Magazine article Tikkun

Letters to the Editor

Magazine article Tikkun

Letters to the Editor

Article excerpt

The ADL vs. Superman

To the Editor:

Publisher Danny Goldberg is right when he says, "To like or dislike a piece of entertainment is a matter of personal taste" ("The ADL vs. Superman," January/ February 1999). He is, however, wrong about virtually everything else he says about the Anti-Defamation League and the Superman/Rugrats issue. Obviously he completely missed the point of my New York Times op-ed on trivialization of the Holocaust in popular culture.

More than fifty years after the end of the war and the liberation of the remnant of European Jewry, and as survivors and witnesses pass on, it is necessary to teach the history of the Holocaust accurately. Too often, well-meaning people, either ignoring or ignorant of that history, make mistakes. This is exactly what happened in the Superman/Rugrats incidents.

To set the record straight, there was no "p.r. assault on comics by ADL," as Mr. Goldberg claims. The exclusion of naming Jews as victims from the Superman series and the offensive caricature in the Rugrats comic strip made news long before ADL was involved. Despite what Mr. Goldberg believes, we never contacted the Washington Post; their decision on the Rugrats comic strip was based on the deluge of complaints they received from their readers, like other newspapers across the country. In an October 1 letter, the president of Nickelodeon agreed with us that "the television character of Grandpa Boris may not translate well into a comic strip," and "in order to prevent any potential misinterpretation, the Grandpa Boris illustration will no longer be used in the comic strip series." Our statement in support of Nickelodeon's decision was released on October 20, three weeks later!

In both cases, we did what we always do: act responsibly. We contacted the principals-DC Comics on June 30 and Nickelodeon on September 25-and discussed our concerns with them.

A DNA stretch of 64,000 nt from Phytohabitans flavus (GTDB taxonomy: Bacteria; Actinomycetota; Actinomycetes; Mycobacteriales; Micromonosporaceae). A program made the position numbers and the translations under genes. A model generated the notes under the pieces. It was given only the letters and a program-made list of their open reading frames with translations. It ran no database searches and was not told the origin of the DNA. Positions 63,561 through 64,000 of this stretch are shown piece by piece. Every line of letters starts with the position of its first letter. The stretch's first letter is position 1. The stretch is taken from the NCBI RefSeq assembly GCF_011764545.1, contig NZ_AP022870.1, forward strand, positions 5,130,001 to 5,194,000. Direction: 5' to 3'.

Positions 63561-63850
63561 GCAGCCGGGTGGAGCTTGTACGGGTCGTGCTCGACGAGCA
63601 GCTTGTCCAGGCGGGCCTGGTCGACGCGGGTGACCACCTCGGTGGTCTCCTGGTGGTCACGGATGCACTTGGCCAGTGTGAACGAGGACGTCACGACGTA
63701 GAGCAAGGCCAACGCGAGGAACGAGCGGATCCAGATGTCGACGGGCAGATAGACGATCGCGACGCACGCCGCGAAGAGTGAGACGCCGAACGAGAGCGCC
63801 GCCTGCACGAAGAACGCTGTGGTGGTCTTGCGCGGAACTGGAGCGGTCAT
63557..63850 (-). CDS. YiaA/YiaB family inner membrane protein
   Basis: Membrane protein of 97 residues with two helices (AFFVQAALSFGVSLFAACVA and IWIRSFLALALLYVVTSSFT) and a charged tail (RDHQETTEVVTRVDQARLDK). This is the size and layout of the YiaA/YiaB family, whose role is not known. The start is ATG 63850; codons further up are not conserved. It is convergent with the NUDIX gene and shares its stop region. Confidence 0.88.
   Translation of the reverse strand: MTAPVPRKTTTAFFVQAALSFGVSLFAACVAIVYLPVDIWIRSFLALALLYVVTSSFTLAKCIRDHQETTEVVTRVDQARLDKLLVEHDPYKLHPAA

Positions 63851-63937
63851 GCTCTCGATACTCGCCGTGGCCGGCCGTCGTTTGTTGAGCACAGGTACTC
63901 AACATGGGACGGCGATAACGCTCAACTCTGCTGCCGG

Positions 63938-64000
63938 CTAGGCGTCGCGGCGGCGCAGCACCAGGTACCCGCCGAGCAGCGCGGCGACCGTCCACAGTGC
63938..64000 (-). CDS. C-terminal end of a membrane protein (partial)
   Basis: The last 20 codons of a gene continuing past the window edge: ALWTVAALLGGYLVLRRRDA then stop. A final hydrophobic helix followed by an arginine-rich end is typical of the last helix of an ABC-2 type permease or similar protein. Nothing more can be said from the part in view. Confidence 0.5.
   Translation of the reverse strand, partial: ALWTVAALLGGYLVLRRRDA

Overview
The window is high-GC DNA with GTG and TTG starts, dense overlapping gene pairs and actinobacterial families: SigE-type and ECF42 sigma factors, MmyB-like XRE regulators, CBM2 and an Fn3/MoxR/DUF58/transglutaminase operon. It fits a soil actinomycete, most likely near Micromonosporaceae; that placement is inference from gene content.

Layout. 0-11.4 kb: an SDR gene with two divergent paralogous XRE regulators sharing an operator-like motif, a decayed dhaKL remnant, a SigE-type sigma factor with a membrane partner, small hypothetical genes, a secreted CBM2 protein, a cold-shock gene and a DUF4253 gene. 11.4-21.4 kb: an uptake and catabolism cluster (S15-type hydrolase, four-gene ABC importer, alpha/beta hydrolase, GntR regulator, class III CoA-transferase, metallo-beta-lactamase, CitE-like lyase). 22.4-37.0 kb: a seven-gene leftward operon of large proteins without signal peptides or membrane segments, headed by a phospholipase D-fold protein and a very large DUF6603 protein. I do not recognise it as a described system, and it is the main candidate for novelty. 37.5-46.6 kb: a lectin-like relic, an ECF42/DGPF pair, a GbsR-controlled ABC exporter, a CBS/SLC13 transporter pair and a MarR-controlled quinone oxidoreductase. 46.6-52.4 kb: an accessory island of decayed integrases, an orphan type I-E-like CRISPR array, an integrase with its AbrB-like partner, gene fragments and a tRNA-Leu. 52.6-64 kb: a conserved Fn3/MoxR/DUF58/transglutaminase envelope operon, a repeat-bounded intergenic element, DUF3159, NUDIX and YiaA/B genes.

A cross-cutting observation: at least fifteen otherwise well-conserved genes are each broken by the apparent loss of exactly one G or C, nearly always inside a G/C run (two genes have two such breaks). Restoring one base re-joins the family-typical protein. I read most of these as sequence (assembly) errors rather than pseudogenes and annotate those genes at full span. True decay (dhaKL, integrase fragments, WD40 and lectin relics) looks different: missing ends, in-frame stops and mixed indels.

Popular culture-film, television, even cartoons and comic strips-can play an important role in teaching the lessons of the Holocaust, as long as history is portrayed honestly and as long as the language and images of the Holocaust are not debased. While some like Mr. Goldberg may disagree with us, ADL will continue to speak out, as we have for 85 years, on issues we believe important to the Jewish people.


Prince of Egypt

To the Editor:

After reading not one but three glowing reviews of Prince of Egypt in TIKKUN, written by three rabbis I greatly admire, I hied myself off to see the film-and was deeply disappointed.

What I saw had none of the grandeur of the biblical account of Exodus. I agree that the presentations of Moses and Ramses, Tzipporah and Miriam, are pleasant midrashim, well suited to the psychotherapeutic atmosphere of America in this generation. But that is all they arepleasant.

The terrifying collision between God and the would-be godlet Pharaoh through the sequence of plagues is almost eliminated. (The film's best moments are the ten seconds in which the plagues flash darkly on the screen. ) The Egyptian magicians become a prat-falling Abbot and Costello. The Bible's moment when they are awe-struck into begging Pharaoh to save Egypt by freeing the Israelites is lost in their jokeyness.

Indeed, it is awe that is lost. Moses may indeed be the guy next door-the hesitant young Reverend King who grows into the Martin Luther King, Jr., we know, and even more-but in King's life one can feel the awe, the moments of direct Godconnection. Not in this film's Moses.

God grant that some Redgrave, some Bergman, may choose to do this story right. …

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